Pence has been clear he wants the measure on the 2014 ballot. Long plainly announced, “I fully anticipate both the Senate and House will be voting on the amendment next session.”

Rank-and-file lawmakers also must remain on guard for unhappy social conservatives. Hesitant Republicans have to quake at potential primary challenges.

The good news is, although my friends across the aisle may be stuck, the voters can still save them.

And as moderates, independents and libertarian Republicans reflect on what is best for Indiana’s economic future, I suspect they may well rescue the Legislature from itself. Which will be a favor to all of us.•

__________

Pelath, Indiana House of Representatives minority leader, is a Democrat from Michigan City representing the 9th District. Send comments on this column to ibjedit@ibj.com.

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  1. These liberals are out of control. They want to drive our economy into the ground and double and triple our electric bills. Sierra Club, stay out of Indy!

  2. These activist liberal judges have gotten out of control. Thankfully we have a sensible supreme court that overturns their absurd rulings!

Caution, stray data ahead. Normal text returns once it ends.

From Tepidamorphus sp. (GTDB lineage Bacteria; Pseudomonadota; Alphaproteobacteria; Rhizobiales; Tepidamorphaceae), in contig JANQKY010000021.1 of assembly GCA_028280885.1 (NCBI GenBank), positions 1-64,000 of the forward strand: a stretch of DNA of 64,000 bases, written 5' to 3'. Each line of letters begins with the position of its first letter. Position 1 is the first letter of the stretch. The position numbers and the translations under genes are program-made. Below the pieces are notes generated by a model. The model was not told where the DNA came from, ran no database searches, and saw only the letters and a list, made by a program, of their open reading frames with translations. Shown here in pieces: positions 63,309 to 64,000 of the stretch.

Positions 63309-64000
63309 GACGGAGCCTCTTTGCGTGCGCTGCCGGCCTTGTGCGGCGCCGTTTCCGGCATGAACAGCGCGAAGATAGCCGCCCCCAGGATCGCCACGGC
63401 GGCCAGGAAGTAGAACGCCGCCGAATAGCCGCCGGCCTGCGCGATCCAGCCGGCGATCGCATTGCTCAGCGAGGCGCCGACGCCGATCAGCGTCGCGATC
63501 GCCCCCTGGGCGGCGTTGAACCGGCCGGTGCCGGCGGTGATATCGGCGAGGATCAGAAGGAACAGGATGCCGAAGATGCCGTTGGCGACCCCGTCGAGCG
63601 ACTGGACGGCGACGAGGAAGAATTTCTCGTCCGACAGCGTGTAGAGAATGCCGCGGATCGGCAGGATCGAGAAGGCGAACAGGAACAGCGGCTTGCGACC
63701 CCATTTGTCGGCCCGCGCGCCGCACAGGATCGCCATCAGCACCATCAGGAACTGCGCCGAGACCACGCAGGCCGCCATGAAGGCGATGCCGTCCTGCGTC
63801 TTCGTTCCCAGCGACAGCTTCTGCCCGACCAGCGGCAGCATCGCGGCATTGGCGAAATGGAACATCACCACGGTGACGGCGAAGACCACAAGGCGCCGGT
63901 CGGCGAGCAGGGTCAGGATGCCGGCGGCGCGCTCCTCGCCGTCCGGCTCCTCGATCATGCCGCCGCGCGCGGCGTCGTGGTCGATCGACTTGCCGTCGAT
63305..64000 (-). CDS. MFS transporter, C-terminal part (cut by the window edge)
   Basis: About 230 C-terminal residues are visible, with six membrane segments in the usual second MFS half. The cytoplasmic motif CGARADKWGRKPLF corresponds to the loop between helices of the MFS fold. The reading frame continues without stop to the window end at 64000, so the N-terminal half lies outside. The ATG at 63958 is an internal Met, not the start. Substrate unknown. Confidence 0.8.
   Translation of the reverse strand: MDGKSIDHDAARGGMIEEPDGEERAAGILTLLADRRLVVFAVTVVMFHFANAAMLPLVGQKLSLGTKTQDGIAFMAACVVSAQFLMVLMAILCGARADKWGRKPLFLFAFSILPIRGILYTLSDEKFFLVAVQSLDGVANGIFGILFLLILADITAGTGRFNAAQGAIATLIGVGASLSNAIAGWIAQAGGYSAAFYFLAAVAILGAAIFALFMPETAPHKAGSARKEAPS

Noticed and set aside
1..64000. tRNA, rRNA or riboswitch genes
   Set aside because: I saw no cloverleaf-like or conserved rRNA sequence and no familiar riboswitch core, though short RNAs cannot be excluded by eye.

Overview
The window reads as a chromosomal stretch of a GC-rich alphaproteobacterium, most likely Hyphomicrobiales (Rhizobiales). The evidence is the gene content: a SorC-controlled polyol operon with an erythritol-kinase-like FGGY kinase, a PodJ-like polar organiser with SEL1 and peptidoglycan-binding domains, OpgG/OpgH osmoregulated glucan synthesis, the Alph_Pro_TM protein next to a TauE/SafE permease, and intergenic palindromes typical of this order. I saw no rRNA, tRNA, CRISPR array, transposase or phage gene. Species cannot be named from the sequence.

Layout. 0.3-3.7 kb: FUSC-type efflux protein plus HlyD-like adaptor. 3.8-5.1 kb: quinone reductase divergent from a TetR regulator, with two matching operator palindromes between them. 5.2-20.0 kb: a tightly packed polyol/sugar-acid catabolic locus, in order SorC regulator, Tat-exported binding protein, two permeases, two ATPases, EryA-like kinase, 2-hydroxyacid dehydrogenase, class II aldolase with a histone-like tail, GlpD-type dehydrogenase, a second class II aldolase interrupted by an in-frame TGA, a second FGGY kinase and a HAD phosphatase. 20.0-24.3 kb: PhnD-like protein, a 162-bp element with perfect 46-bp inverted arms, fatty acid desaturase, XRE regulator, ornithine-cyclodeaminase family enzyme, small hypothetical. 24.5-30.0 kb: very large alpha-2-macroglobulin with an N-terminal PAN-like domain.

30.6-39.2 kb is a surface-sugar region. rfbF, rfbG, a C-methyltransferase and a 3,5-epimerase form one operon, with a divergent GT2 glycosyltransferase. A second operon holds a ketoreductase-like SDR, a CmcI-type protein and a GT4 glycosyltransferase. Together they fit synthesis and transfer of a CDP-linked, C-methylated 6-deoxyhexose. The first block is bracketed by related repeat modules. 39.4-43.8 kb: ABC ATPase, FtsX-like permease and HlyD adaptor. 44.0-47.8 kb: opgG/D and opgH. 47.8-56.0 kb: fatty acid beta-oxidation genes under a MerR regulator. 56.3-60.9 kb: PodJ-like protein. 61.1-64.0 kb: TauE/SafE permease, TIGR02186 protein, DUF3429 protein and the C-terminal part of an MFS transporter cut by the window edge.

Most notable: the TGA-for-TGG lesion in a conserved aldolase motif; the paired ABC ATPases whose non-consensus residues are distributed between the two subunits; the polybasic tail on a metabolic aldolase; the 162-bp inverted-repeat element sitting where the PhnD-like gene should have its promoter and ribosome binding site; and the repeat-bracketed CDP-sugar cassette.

3. Maybe they shouldn't be throwing money at the IRL or whatever they call it now. Probably should save that money for actual operations.

  4. For you central Indiana folks that don't know what a good pizza is, Aurelio's will take care of that. There are some good pizza places in central Indiana but nothing like this!!!

  5. I am troubled with this whole string of comments as I am not sure anyone pointed out that many of the "high paying" positions have been eliminated identified by asterisks as of fiscal year 2012. That indicates to me that the hospitals are making responsible yet difficult decisions and eliminating heavy paying positions. To make this more problematic, we have created a society of "entitlement" where individuals believe they should receive free services at no cost to them. I have yet to get a house repair done at no cost nor have I taken my car that is out of warranty for repair for free repair expecting the government to pay for it even though it is the second largest investment one makes in their life besides purchasing a home. Yet, we continue to hear verbal and aggressive abuse from the consumer who expects free services and have to reward them as a result of HCAHPS surveys which we have no influence over as it is 3rd party required by CMS. Peel the onion and get to the root of the problem...you will find that society has created the problem and our current political landscape and not the people who were fortunate to lead healthcare in the right direction before becoming distorted. As a side note, I had a friend sit in an ED in Canada for nearly two days prior to being evaluated and then finally...3 months later got a CT of the head. You pay for what you get...